Saturday, December 11, 2010

Special Session Saturday

Today’s action began in the Ways and Means Committee, where the budget proposal was approved with bipartisan and unanimous support. Outgoing chair Kelli Linville presided over the hearing and offered that “working together is the way you’re going to get through this” right before the committee voted 18 to zero in favor of the bill.

“These cuts that are included in this bill will have a real impact,” said Majority Leader Pat Sullivan. “Whether it’s school children or those that get health care through community clinics…these are tough choices that’ll affect citizens across this entire state.”

Sullivan concluded by saying the House will need “to make sure that we hold our core values true, but also take difficult actions to resolve the budget shortfall.”

The hearing can be viewed online at TVW.

This afternoon the House and Senate passed the budget cuts (which The Advance reported on yesterday) as well as two supporting bills dealing with tax complains and child support. The bipartisanship in committee was reflected on the House floor, as members from both parties voted for and against the budget, passing 86 to six.

In all, today’s actions will tackle $585 million of the current budget hole. When members meet in January, the remaining $541 million in cuts needed to balance the budget ending in June will be addressed.

Rep. Williams' last speech on the House Floor, on cuts to health and social services

Friday, December 10, 2010

Details on tomorrow's budget vote

The Legislature will convene tomorrow for a special session to take early action on the FY 2011 supplemental operating budget (fiscal year 2011 is the current and second budget year of the 2009-11 biennial budget).

The House Ways & Means Committee will hold a hearing on the budget bill at 10 a.m. and members will then head to the floor around noon.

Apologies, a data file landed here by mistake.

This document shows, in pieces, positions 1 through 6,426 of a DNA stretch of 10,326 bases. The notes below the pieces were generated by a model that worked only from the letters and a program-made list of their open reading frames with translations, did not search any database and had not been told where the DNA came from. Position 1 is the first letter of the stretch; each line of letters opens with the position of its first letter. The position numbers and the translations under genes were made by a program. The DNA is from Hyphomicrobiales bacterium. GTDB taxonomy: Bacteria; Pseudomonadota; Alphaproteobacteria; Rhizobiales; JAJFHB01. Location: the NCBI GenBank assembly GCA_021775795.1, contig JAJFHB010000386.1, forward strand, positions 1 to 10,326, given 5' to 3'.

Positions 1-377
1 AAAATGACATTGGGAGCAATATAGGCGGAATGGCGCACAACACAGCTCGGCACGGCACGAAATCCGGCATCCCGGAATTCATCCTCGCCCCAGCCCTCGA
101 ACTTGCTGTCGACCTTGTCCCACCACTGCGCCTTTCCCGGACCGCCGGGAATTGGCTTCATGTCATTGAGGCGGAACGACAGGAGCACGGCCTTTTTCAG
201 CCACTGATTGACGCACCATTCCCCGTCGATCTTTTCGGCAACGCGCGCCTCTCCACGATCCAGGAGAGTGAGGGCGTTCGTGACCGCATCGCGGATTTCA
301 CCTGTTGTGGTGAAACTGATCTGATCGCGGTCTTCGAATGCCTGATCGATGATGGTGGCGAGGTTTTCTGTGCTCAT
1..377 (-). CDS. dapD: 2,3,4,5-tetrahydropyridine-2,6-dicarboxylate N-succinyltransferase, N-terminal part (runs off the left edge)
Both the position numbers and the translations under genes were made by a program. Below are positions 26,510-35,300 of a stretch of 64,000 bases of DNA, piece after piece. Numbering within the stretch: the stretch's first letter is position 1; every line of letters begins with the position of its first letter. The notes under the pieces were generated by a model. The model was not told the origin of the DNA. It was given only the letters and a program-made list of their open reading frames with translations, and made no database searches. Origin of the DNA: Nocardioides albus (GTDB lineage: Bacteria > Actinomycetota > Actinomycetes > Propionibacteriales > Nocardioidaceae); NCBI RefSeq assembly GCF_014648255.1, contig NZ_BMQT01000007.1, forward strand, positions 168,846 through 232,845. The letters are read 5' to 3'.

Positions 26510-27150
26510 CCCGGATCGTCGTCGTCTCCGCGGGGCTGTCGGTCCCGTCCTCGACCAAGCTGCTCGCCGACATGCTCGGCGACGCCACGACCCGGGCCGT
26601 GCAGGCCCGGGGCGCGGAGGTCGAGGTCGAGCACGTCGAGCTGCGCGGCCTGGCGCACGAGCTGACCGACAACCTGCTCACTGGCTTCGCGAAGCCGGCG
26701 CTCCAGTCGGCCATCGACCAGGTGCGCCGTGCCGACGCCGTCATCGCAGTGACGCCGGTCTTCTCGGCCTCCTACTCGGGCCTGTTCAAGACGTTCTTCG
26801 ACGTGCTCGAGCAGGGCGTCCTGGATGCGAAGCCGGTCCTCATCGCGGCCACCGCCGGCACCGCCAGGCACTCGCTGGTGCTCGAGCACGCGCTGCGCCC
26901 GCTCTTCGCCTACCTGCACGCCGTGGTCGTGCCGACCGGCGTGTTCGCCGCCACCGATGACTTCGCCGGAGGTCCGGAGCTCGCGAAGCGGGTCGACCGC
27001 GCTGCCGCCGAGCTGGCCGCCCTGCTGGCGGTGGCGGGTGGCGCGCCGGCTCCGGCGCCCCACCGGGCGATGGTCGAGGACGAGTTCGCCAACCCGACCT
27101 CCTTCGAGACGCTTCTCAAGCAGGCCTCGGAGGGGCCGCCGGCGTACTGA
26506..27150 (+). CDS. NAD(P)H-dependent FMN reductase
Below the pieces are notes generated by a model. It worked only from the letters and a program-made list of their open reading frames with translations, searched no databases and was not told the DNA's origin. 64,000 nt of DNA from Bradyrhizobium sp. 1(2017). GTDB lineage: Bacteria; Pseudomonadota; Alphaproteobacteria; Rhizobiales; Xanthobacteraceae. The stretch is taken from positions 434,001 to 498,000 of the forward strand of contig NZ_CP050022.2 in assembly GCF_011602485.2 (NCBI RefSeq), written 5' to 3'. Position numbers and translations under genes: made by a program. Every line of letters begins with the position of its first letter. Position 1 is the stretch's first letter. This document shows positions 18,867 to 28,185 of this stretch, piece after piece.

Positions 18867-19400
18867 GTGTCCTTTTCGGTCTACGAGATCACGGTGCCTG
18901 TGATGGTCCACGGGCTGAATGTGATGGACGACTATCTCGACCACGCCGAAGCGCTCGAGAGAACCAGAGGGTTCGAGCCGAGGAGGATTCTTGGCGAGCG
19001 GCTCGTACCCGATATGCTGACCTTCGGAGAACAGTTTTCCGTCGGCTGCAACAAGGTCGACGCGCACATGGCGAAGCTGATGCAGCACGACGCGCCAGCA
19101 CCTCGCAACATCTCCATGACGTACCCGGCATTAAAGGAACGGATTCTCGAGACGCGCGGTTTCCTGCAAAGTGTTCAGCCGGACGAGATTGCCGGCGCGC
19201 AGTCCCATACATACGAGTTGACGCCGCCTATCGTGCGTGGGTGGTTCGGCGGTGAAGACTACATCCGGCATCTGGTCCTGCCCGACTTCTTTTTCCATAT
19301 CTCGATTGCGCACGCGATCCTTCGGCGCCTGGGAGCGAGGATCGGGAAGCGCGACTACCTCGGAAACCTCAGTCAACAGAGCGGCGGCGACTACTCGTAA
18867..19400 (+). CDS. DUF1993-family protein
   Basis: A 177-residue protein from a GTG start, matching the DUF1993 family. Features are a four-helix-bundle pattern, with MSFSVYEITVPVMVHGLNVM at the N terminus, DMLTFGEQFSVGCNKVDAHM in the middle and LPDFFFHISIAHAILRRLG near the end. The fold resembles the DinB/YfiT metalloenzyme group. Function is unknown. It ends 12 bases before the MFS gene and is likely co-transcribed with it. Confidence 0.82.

The bill to be voted on tomorrow represents an agreement between all four corners of the Legislature – Democratic and Republican caucuses in the House and Senate. It will result in about $490 million worth of reductions, $51 million in fund transfers and $44 million in additional revenue through tax compliance efforts.

The total budget shortfall for the remainder of the current budget year is about $1.1 billion. With a total of $585 million in reductions in tomorrow's budget bill, that leaves about $541 million more for legislators to cut when they convene for regular session in January.

In addition to millions in administrative reductions, cuts include:
  • $51 million in across-the-board cuts to state universities
  • $39 million to eliminate K-4 class-size enhancement
  • $9.1 million in planned K-12 education reform activities
  • $27.7 million in Basic Health Plan (freezes coverage and lowers enrollment as people drop off the plan)
You can see the full list of agreed-to budget reductions here.

So Long, Chair Conway

After 18 years serving on the Commerce & Labor committee, 11 of those as the Chair, Rep. Steve Conway banged the gavel one last time today in the House, closing a chapter in the committee's history.

It was an emotional moment, as many kind words were exchanged between the Chair and members from both parties on the committee.

"This committee has been home to me," said Conway. "This committee can easily become very polarized. But I think what we've been able to achieve here has been a good balance, and I attribute that a lot to the members here and to the high-quality staff."

"I've always found the Commerce and Labor Committee had some of the most robust, honest debate in the House," said Rep. Bruce Chandler, the Ranking Minority Leader on the committee. "I will say, Mr. Chair, you've always been fair... At least after some discussion," he jokingly added.